Researchers from D-Wave Systems and the Vector Institute demonstrated the simulation of a topological phase transition—the subject of the 2016 Nobel Prize in Physics—in a fully programmable D-Wave 2000Q™ annealing quantum computer. This complex quantum simulation of materials is a major step toward reducing the need for time-consuming and expensive physical research and development.
This breakthrough work was published in Nature in August 2018: “Observation of topological phenomena in a programmable lattice of 1,800 qubits”
This phenomenon is called a Kosterlitz-Thouless (KT) phase transition, the discovery of which led Kosterlitz and Thouless to be awarded the 2016 Nobel Prize in Physics. This phase transition is crucial to understanding the emergence of superconductivity and superfluidity in thin films, and has been observed in many exotic physical systems, for example BoseEinstein quasicondensates. It can be described in terms of the existence and interaction of topological defects—vortices and antivortices—and their effect on the free energy of a system with an angular degree of freedom.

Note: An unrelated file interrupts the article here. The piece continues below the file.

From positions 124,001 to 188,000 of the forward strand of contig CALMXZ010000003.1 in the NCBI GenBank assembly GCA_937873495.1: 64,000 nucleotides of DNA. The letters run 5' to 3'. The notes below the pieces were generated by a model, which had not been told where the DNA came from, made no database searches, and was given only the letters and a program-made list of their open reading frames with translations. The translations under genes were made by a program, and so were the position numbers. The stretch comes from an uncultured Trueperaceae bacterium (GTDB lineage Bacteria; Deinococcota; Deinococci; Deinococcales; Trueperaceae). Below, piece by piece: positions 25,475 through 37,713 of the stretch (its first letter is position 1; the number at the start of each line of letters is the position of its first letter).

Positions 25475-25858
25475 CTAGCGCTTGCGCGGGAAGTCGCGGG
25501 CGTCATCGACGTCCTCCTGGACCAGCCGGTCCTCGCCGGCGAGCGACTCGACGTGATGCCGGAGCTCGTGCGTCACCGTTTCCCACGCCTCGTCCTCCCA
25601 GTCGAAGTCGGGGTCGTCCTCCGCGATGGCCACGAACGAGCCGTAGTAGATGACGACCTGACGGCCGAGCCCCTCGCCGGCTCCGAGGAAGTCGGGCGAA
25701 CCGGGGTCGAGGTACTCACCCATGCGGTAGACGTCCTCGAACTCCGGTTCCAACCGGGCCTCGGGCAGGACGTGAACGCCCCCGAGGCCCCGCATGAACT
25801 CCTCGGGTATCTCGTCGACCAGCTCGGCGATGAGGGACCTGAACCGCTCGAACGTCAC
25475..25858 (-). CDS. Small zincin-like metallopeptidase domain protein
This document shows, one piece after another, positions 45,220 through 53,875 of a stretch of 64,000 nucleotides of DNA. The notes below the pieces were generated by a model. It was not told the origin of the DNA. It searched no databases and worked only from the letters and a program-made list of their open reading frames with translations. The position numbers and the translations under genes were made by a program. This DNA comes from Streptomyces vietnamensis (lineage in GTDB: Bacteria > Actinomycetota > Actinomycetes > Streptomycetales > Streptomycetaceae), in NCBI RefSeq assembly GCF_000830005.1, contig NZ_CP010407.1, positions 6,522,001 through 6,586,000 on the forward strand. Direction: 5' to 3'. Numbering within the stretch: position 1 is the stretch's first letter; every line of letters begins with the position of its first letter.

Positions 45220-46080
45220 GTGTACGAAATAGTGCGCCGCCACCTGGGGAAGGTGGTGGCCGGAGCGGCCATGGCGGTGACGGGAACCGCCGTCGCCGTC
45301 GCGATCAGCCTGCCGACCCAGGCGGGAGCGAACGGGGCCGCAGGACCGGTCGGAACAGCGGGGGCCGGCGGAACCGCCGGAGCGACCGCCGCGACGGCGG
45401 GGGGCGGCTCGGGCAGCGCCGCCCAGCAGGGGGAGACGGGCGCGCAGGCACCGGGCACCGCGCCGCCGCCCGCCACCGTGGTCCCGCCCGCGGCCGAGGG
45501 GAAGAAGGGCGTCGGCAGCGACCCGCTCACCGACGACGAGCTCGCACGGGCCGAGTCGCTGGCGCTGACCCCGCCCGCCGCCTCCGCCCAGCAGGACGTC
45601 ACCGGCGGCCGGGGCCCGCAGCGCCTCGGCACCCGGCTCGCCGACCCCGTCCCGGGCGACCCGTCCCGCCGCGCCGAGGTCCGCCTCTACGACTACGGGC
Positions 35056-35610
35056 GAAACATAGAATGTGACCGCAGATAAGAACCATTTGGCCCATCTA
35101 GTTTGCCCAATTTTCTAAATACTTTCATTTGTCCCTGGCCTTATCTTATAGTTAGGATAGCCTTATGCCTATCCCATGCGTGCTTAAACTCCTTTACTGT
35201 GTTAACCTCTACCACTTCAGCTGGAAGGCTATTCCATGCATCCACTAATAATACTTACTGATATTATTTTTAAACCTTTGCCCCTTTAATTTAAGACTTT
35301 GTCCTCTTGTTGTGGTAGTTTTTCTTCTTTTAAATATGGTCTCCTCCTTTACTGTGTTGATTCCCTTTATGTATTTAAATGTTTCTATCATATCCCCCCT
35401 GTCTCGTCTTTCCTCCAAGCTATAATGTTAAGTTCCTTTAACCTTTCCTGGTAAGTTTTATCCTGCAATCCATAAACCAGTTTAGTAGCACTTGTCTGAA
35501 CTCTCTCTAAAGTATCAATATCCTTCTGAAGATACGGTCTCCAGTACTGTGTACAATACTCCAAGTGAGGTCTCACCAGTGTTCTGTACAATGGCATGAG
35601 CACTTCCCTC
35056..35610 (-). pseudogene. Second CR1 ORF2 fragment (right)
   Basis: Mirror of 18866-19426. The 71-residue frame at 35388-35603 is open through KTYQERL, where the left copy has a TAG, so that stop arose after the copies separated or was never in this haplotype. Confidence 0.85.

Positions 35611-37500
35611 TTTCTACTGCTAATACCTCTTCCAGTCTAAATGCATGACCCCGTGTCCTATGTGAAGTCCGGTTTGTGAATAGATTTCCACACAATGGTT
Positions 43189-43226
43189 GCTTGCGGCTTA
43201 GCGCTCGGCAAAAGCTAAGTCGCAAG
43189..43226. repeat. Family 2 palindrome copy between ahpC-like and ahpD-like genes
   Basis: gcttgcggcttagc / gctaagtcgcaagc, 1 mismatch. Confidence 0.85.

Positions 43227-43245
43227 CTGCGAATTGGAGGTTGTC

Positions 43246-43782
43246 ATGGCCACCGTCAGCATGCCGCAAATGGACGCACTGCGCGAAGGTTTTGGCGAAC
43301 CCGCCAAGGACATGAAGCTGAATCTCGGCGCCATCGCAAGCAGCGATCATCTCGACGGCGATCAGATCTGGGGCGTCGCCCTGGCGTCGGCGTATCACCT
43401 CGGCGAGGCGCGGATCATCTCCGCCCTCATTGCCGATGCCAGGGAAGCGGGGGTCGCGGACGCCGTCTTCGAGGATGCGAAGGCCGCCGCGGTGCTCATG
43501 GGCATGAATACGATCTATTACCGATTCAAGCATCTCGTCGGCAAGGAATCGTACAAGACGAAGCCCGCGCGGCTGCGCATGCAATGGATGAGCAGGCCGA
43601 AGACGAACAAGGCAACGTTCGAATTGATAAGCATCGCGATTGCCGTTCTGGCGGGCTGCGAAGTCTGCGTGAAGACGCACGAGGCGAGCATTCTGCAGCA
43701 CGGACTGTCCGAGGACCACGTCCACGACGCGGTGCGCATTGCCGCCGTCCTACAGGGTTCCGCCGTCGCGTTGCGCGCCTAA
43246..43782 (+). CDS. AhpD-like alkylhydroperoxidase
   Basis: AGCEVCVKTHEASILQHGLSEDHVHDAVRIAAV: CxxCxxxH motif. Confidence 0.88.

In this research, this phenomenon is demonstrated in the transverse-field Ising model, the quantum model that D-Wave processors were designed to implement.
This simulation and the recent simulation of a 3D lattice on 2,048 qubits in a D-Wave processor exhibit a degree of complexity and programmability that is far beyond anything that has previously been demonstrated in the field of quantum computing.